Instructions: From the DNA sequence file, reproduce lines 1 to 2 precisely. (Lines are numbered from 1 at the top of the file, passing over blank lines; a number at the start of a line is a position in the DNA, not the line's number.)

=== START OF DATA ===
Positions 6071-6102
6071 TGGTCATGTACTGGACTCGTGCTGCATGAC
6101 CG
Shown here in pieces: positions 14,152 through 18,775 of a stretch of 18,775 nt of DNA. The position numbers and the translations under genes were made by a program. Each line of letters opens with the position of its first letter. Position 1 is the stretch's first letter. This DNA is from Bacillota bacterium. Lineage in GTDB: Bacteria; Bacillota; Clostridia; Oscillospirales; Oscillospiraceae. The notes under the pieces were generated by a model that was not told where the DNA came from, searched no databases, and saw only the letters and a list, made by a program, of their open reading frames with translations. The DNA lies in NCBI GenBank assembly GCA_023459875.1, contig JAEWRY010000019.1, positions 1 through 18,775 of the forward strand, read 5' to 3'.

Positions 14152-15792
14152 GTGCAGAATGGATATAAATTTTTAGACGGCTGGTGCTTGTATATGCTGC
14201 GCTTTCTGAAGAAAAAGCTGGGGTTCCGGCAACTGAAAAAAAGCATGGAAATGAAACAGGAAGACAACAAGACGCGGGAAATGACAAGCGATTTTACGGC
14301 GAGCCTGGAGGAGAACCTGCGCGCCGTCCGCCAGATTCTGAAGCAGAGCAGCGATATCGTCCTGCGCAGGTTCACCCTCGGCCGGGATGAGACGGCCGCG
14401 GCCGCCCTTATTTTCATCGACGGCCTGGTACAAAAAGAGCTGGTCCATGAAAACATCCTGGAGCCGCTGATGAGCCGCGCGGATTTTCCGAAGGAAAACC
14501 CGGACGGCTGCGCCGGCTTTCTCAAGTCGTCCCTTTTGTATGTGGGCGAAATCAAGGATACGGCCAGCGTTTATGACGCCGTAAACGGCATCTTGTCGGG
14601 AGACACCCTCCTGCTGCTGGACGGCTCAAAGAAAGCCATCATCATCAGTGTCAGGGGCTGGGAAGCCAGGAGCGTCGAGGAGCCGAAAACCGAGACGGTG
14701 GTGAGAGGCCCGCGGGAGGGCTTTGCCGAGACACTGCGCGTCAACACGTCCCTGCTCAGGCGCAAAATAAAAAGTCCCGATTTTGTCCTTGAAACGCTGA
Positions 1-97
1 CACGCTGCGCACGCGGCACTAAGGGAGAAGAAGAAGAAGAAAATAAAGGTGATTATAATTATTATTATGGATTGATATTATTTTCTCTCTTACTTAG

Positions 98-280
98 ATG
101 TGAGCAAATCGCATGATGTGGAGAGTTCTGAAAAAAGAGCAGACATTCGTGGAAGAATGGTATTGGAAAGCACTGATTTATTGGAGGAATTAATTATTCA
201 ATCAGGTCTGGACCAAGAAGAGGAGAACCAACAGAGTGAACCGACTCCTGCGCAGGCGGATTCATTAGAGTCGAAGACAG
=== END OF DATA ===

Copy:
Positions 6071-6102
6071 TGGTCATGTACTGGACTCGTGCTGCATGAC